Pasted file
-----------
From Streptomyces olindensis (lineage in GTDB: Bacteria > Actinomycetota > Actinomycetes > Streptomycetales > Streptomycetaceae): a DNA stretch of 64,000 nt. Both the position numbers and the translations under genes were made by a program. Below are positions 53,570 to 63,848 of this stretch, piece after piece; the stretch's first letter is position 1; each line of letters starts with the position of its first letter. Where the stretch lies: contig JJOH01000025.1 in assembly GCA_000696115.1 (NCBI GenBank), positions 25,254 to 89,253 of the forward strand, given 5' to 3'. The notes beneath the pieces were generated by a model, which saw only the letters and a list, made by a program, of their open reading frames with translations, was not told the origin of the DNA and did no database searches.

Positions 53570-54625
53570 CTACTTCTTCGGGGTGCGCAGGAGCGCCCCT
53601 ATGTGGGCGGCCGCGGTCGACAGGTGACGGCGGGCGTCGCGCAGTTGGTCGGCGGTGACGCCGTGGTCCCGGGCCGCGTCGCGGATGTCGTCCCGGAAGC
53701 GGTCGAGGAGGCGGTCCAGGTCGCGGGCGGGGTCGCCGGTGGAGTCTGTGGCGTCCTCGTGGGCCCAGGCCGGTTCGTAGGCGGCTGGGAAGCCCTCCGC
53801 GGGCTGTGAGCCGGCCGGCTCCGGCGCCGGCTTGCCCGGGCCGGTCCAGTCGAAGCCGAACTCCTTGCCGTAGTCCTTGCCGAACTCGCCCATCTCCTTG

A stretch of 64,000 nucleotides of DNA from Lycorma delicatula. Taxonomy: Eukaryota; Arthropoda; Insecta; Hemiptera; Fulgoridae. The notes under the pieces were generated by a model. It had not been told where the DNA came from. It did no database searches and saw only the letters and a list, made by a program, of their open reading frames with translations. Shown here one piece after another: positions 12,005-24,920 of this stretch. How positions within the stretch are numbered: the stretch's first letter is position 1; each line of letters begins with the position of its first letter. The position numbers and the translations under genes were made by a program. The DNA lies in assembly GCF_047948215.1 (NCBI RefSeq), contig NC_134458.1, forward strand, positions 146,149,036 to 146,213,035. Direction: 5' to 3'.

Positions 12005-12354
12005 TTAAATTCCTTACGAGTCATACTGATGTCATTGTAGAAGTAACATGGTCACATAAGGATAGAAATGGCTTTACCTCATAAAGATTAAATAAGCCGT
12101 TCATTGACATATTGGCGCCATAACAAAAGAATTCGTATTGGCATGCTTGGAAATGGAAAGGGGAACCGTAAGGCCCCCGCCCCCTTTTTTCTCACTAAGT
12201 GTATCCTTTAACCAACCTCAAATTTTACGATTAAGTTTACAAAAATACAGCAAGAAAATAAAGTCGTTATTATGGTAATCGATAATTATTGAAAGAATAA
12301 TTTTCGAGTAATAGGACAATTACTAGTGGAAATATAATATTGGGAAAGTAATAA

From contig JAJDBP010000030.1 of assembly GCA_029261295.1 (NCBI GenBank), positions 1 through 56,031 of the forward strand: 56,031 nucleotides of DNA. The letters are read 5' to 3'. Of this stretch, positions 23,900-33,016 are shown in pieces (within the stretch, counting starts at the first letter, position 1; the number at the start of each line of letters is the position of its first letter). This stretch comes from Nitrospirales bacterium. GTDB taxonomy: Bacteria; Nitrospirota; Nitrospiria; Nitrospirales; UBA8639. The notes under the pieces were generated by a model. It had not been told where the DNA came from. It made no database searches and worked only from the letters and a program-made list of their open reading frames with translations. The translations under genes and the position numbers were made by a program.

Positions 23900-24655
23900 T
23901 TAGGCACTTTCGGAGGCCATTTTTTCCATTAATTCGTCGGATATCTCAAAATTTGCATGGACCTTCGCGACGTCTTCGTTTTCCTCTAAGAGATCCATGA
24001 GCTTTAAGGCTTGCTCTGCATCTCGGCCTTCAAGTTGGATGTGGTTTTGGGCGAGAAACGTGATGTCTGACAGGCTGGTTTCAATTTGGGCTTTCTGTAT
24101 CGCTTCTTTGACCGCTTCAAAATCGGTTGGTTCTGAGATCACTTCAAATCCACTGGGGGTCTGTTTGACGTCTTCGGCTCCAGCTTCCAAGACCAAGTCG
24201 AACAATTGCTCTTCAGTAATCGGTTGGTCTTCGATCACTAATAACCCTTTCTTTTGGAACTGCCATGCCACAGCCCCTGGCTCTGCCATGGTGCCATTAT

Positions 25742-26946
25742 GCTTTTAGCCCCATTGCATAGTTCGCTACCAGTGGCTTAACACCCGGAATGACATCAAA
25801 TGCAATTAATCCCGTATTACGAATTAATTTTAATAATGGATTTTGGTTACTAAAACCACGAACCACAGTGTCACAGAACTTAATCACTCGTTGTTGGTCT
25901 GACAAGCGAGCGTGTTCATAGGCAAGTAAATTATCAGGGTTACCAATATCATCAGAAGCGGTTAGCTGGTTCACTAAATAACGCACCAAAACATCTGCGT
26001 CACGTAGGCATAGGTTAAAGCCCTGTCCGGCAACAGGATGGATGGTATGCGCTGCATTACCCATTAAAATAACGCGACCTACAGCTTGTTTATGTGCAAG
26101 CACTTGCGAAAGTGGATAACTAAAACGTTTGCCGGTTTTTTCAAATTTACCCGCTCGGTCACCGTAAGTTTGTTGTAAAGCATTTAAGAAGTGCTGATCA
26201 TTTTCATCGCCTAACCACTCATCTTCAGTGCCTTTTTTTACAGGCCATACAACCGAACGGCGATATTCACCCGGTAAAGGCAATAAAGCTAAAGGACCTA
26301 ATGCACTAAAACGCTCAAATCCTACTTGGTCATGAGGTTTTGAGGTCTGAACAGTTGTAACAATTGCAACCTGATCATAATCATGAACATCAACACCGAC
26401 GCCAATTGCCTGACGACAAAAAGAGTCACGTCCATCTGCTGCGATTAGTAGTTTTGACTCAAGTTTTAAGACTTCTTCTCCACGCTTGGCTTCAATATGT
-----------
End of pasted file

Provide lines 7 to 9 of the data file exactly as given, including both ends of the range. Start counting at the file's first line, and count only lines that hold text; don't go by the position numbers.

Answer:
A stretch of 64,000 nucleotides of DNA from Lycorma delicatula. Taxonomy: Eukaryota; Arthropoda; Insecta; Hemiptera; Fulgoridae. The notes under the pieces were generated by a model. It had not been told where the DNA came from. It did no database searches and saw only the letters and a list, made by a program, of their open reading frames with translations. Shown here one piece after another: positions 12,005-24,920 of this stretch. How positions within the stretch are numbered: the stretch's first letter is position 1; each line of letters begins with the position of its first letter. The position numbers and the translations under genes were made by a program. The DNA lies in assembly GCF_047948215.1 (NCBI RefSeq), contig NC_134458.1, forward strand, positions 146,149,036 to 146,213,035. Direction: 5' to 3'.

Positions 12005-12354
12005 TTAAATTCCTTACGAGTCATACTGATGTCATTGTAGAAGTAACATGGTCACATAAGGATAGAAATGGCTTTACCTCATAAAGATTAAATAAGCCGT